13C solid state NMR suggests unusual breakdown products in SEI formation on lithium ion electrodes

N. Leifer, M. C. Smart, G. K.S. Prakash, L. Gonzalez, L. Sanchez, K. A. Smith, P. Bhalla, C. P. Grey, S. G. Greenbaum

Research output: Contribution to journalArticlepeer-review

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This study investigates the organic components of the solid electrolyte interphase (SEI) on the carbonaceous anodic electrode in LiCoO2 batteries using solid-state nuclear magnetic resonance (NMR) techniques. The electrolyte solvents, ethylene carbonate and diethyl carbonate, were enriched on the carbonyl carbon prior to cell assembly and conditioning in an attempt to trace the breakdown pathways of these components. A strong signal was seen, demonstrating that the carbonyl carbons of both electrolytes survive in some reasonable quantity as insoluble breakdown products on the rinsed electrode surface. This confirms that the fate of these carbons as consumed in the formation of CO2 is either not unique, or not as final product. Furthermore the central carbonyl carbon survives, not as an intact carbonyl species, but instead in the form of compounds in which the carbon-oxygen double bond has been disrupted. Formation of this class of species is likely initiated by a nucleophilic attack on the carbonyl carbon by one or more radical, alkoxy, carbanion or fluorine-containing ionic species formed from solvent and/or salt breakdown. These results suggest a new family of electrolyte breakdown products, predominantly consisting of binary, tertiary and/or quaternary ether-type compounds (i.e., orthocarbonates and orthoesters), as well as fluorine-containing alkoxy compounds.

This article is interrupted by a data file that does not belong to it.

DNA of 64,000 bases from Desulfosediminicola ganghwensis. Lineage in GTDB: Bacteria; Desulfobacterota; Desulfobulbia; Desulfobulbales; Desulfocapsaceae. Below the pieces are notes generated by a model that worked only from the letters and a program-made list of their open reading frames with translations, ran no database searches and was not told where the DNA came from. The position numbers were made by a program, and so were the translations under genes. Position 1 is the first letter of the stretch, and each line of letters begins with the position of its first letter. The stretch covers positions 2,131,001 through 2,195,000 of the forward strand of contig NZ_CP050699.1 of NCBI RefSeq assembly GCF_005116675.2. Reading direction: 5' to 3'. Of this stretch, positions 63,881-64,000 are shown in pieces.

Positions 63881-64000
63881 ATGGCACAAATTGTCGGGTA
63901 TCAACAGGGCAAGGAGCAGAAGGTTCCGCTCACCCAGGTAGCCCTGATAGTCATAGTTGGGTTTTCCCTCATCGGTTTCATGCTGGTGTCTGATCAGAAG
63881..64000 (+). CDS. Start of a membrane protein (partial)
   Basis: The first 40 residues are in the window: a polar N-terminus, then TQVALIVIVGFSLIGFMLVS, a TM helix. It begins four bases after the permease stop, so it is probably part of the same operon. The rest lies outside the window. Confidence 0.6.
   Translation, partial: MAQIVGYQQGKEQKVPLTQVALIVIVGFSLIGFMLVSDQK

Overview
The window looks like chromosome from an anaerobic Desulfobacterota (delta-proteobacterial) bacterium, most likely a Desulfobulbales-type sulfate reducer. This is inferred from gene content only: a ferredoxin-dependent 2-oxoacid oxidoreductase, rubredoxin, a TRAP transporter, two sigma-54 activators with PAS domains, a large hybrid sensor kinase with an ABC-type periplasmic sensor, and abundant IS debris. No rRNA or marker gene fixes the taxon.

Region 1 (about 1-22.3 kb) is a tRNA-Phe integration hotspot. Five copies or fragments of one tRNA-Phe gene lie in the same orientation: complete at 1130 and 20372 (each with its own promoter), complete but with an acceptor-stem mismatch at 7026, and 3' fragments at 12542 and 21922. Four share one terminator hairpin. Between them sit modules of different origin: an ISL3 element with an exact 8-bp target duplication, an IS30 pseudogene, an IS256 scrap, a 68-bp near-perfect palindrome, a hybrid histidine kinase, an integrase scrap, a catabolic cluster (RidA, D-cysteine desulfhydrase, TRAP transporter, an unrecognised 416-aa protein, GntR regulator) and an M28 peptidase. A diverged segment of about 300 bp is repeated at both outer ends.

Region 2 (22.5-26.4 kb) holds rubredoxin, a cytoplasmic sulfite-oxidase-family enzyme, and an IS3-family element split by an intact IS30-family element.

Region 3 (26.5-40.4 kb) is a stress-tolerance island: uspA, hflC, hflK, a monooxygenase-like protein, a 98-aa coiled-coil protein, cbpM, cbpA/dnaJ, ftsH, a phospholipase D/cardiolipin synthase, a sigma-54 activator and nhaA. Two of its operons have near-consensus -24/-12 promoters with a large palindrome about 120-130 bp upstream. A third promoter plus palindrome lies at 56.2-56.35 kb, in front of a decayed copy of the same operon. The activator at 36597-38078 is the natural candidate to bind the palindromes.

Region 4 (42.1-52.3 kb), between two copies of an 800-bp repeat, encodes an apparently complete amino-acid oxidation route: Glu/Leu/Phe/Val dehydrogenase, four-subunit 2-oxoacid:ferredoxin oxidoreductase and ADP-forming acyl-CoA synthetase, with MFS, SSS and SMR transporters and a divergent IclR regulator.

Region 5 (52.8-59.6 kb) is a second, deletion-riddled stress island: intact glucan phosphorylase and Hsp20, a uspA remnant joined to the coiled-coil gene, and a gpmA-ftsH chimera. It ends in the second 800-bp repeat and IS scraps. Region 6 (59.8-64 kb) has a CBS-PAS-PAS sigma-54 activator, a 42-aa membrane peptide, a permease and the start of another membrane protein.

Original languageEnglish
Pages (from-to)A471-A480
JournalJournal of the Electrochemical Society
Issue number5
StatePublished - 2011
Externally publishedYes


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